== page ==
You also run retreats in Costa Rica under the Chasing Waterfalls name. Tell us a little more about that.

 My family and I have been visiting Costa Rica for 13 years. The communities of beautiful people, along with the ocean and jungle life, have provided so much adventure and healing for us, it has become like another home. There is so much about this place and its energies and inhabitants that I’ve always wanted to share, so the Chasing Waterfalls retreats were born from that desire.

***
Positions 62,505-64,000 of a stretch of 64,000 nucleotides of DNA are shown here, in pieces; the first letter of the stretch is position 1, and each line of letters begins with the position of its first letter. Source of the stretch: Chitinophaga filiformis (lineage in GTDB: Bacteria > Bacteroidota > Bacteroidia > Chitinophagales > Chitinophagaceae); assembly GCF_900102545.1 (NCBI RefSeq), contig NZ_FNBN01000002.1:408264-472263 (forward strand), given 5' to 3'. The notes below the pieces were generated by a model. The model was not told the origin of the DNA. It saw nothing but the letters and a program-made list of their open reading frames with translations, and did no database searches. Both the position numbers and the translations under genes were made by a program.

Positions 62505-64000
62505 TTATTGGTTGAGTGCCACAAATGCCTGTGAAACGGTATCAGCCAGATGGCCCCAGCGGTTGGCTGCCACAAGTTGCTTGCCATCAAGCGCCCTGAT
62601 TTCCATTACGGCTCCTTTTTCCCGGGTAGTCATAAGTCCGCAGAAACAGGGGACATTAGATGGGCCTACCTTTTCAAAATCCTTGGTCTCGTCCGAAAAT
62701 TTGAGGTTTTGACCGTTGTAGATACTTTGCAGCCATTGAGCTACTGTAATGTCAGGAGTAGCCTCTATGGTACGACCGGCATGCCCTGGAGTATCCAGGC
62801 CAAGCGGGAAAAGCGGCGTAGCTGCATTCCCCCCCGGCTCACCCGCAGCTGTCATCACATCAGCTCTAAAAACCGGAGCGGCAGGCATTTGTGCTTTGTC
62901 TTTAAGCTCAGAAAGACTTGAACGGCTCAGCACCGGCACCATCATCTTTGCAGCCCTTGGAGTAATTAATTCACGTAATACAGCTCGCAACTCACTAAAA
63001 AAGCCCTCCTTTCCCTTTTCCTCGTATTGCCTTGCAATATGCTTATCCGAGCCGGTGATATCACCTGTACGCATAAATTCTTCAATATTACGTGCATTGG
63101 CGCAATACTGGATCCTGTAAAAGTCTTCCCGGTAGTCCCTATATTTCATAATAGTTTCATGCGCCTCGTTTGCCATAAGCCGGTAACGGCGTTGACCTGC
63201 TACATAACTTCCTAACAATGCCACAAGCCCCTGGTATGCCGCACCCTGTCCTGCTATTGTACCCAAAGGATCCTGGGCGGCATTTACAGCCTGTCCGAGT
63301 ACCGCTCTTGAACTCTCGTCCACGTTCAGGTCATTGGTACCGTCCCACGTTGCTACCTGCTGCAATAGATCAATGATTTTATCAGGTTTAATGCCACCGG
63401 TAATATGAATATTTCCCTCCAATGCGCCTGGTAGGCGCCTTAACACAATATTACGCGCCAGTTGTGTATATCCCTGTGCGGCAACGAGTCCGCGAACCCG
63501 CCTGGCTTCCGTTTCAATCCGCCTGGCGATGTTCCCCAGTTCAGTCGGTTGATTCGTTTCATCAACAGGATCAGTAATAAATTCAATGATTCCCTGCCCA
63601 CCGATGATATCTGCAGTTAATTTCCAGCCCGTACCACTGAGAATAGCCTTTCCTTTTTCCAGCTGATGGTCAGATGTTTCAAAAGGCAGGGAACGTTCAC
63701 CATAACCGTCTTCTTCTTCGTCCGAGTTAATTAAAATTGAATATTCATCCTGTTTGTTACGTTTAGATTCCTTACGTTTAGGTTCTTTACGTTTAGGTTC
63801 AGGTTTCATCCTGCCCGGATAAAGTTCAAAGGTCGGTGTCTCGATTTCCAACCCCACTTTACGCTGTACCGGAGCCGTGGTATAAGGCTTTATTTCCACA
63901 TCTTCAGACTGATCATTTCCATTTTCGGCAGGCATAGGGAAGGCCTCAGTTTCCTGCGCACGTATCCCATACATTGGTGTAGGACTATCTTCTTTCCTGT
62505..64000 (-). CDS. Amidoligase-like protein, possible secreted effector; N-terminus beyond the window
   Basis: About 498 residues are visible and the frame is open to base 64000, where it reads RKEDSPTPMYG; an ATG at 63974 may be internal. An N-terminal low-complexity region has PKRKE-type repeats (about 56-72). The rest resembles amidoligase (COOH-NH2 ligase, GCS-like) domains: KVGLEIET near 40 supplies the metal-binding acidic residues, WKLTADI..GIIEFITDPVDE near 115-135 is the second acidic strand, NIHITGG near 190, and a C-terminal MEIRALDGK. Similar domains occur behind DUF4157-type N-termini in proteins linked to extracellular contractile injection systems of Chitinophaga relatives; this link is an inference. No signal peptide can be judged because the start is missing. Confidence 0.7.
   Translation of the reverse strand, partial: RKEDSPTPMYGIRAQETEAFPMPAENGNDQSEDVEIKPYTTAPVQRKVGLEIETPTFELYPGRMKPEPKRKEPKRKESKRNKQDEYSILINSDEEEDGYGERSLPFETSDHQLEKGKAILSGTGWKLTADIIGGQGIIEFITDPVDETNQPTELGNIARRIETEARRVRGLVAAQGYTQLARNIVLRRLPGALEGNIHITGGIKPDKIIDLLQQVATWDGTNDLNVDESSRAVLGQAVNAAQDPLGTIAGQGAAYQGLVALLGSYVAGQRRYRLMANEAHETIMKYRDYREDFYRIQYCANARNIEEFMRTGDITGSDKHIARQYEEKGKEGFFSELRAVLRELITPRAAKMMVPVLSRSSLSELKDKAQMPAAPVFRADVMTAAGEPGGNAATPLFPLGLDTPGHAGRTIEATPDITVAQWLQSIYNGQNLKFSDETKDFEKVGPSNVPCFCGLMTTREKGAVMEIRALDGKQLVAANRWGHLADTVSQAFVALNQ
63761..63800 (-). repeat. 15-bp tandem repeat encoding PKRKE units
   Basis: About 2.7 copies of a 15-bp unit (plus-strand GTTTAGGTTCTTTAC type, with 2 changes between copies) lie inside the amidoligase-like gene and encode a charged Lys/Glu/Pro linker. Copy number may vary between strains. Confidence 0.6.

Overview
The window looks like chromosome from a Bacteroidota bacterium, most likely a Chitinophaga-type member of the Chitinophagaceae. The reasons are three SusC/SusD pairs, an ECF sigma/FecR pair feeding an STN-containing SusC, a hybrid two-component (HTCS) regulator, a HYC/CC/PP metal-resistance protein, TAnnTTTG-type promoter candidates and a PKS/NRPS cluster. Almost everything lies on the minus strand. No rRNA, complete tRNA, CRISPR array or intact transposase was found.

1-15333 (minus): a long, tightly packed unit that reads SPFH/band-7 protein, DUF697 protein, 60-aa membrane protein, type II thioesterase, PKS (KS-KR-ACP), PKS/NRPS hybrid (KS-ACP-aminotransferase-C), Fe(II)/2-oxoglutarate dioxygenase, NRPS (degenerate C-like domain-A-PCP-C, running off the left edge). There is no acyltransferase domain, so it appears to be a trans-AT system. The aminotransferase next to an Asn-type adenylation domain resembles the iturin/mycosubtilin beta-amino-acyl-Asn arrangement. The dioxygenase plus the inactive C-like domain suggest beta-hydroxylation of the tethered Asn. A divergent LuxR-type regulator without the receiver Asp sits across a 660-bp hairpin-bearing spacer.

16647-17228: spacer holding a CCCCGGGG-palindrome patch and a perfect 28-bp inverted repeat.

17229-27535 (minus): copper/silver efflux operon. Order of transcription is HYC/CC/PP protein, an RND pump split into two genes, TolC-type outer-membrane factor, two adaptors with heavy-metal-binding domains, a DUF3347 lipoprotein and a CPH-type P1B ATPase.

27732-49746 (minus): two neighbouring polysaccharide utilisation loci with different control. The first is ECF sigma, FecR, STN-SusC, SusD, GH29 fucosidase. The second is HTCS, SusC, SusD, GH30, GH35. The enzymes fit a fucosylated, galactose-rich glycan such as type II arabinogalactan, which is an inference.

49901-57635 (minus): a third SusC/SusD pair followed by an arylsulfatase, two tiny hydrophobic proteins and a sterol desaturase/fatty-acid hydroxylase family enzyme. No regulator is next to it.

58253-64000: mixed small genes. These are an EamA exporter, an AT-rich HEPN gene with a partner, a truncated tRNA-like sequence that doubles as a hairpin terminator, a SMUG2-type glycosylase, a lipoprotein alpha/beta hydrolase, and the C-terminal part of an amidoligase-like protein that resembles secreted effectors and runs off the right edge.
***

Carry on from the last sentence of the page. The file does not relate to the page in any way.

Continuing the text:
We surf in waters with turtles and migrating humpback whales. We hike hot springs at the base of Central Americas’ highest peak, and visit with an indigenous healer. There is yoga, organic meals, monkeys, and of course waterfalls. I believe we all deserve to experience this kind of nature, and its important for us as humans to do so.


 How has your personal journey with cancer affected how you view your physical and emotional wellbeing now?